With this book and their other efforts, Hurst and Imperative are maximizing the market for purpose. Given the wealth of research, case studies, and anecdotes in the book that signal this shift, it looks like they are making the right move. Others jumping on the purpose bandwagon, both now and in the future, will likely look to Hurst as they navigate unfamiliar territory or seek ways to add more meaning to their old ways. What happens to those who fail to make the jump? At least for companies, for now it seems they may still “survive and even thrive without embracing purpose.” Not a strong indication of the movement’s dominance, but in the end, this book is most surefooted in explaining how we as individuals can embrace the culture of purpose rather than why our institutions should.

Does the Purpose Economy benefit everyone?

While significant portions of the book are dedicated to explaining the evolution of the economy and how entrepreneurs might best take advantage of it (My advice? Ask yourself “What Would Aaron Hurst Do?”), at its core it is a career guide for those of us adapting to a new work environment and seeking to infuse our jobs with purpose.

The moving example of hospital sanitation workers who have stepped beyond the bounds of their job descriptions to find purpose and bring comfort to patients and families should truly speak to anyone who struggles to find satisfaction in his or her 9-to-5. Of these workers, he writes: “they weren’t simply doing the job and clocking out – they were taking ownership of their work and finding ways to craft their job to make it meaningful for them.” Did people do things like this in previous eras? Of course. But that doesn’t make the lesson any less powerful.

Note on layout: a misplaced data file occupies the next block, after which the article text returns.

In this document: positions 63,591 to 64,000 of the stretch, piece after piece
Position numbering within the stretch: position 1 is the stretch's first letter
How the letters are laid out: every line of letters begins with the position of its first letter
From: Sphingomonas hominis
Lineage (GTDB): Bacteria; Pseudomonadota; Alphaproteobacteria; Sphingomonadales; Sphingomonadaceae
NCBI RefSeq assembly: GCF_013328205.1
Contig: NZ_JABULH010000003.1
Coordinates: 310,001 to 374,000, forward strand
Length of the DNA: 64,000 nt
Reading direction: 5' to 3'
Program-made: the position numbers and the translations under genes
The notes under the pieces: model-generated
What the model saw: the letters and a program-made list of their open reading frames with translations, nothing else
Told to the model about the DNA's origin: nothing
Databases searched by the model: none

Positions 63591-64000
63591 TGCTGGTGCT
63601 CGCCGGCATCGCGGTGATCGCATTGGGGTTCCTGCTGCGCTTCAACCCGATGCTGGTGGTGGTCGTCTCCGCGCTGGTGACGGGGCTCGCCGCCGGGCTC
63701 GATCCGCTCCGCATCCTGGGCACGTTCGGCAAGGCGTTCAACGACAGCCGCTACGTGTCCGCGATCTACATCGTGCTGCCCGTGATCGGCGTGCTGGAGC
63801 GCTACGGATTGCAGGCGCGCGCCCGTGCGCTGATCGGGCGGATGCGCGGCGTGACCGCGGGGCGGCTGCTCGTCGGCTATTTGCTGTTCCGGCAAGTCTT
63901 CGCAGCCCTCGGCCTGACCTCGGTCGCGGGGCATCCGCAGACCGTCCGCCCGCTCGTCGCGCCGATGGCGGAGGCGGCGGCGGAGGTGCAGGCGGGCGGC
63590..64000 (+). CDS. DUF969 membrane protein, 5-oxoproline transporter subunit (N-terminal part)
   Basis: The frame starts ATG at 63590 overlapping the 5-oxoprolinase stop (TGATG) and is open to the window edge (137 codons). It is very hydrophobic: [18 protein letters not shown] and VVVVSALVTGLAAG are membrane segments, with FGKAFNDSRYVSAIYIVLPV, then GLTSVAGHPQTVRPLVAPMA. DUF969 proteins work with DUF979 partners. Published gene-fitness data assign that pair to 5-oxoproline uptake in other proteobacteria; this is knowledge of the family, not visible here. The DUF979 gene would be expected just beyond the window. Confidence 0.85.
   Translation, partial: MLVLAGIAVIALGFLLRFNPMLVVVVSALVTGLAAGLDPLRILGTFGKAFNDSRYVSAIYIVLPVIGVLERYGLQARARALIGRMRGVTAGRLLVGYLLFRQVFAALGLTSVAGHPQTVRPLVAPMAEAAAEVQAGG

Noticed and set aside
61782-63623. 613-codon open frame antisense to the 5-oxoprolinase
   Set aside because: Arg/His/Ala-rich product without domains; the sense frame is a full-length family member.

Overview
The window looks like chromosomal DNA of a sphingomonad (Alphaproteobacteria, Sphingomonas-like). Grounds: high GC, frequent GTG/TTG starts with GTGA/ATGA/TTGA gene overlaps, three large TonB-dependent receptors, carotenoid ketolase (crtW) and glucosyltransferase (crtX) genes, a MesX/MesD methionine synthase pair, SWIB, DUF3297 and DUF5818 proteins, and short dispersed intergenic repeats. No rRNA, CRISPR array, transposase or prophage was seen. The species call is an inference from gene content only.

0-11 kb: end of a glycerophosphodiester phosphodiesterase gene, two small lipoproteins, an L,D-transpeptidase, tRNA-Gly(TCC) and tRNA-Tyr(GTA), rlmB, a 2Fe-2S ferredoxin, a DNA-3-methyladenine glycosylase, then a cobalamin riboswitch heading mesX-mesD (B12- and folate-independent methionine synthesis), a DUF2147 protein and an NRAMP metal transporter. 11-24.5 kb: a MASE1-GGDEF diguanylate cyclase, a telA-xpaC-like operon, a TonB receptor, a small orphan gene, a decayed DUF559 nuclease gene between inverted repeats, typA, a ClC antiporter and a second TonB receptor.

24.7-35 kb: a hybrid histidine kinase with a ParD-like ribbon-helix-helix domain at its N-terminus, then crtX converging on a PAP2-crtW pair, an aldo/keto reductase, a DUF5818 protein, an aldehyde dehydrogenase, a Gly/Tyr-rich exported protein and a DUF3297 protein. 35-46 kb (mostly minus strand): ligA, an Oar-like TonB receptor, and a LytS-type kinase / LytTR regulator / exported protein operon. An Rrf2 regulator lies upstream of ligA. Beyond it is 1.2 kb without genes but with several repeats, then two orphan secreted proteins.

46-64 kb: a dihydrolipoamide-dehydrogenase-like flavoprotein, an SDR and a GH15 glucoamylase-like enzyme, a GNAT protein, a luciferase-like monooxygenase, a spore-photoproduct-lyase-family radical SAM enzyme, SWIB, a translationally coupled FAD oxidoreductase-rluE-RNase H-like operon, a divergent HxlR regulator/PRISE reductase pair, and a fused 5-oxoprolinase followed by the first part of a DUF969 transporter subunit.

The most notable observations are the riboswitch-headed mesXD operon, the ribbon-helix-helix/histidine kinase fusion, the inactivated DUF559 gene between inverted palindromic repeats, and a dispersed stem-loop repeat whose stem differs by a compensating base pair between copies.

This “job crafting” can be accomplished through the practice of task crafting, relational crafting, or cognitive crafting, which pushes you to connect each thing you are doing to your overall purpose. “It’s about remembering why you are cleaning the room, conducting an audit, or designing a website.” The section on purpose myth-busting is equally insightful for readers who feel they’ve not yet discovered their calling. Luckily for all of us, the Purpose Economy provides more outlets than before for making meaning, and the book is full of practical steps toward reaching that goal.

Still, after reading the book, I was left asking “why this label, and why right now?” Are we really on the verge of a global tipping point in the way we produce, distribute, and consume goods and services? Or are we just witnessing a new phase of the Information Economy, one that better incorporates our desire to achieve purpose? Doesn’t the fact that companies can continue to thrive without embracing purpose in some way belie the importance of this wave? Finally, do these answers really matter?

In the end, regardless of the Purpose Economy label or the trends that it signifies, Hurst’s book sheds new and exciting light on how each of us can connect to purpose in all that we do.

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About the Author | Kari's underlying philosophy of work in the nonprofit sector is that we need to ensure equal and easy access to the things that make us who we are: the arts, culture, and lifelong learning. A native of Youngstown, Ohio, she received her Master’s of Nonprofit Organizations from Case Western Reserve University and spends her time as a Consultant with Grants Plus and member of Young Nonprofit Professionals Network's national board of directors. When she's not cheering on the Cavs or scouting out the nearest coffee spot, you can find her posting on Facebook,Twitter and LinkedIn.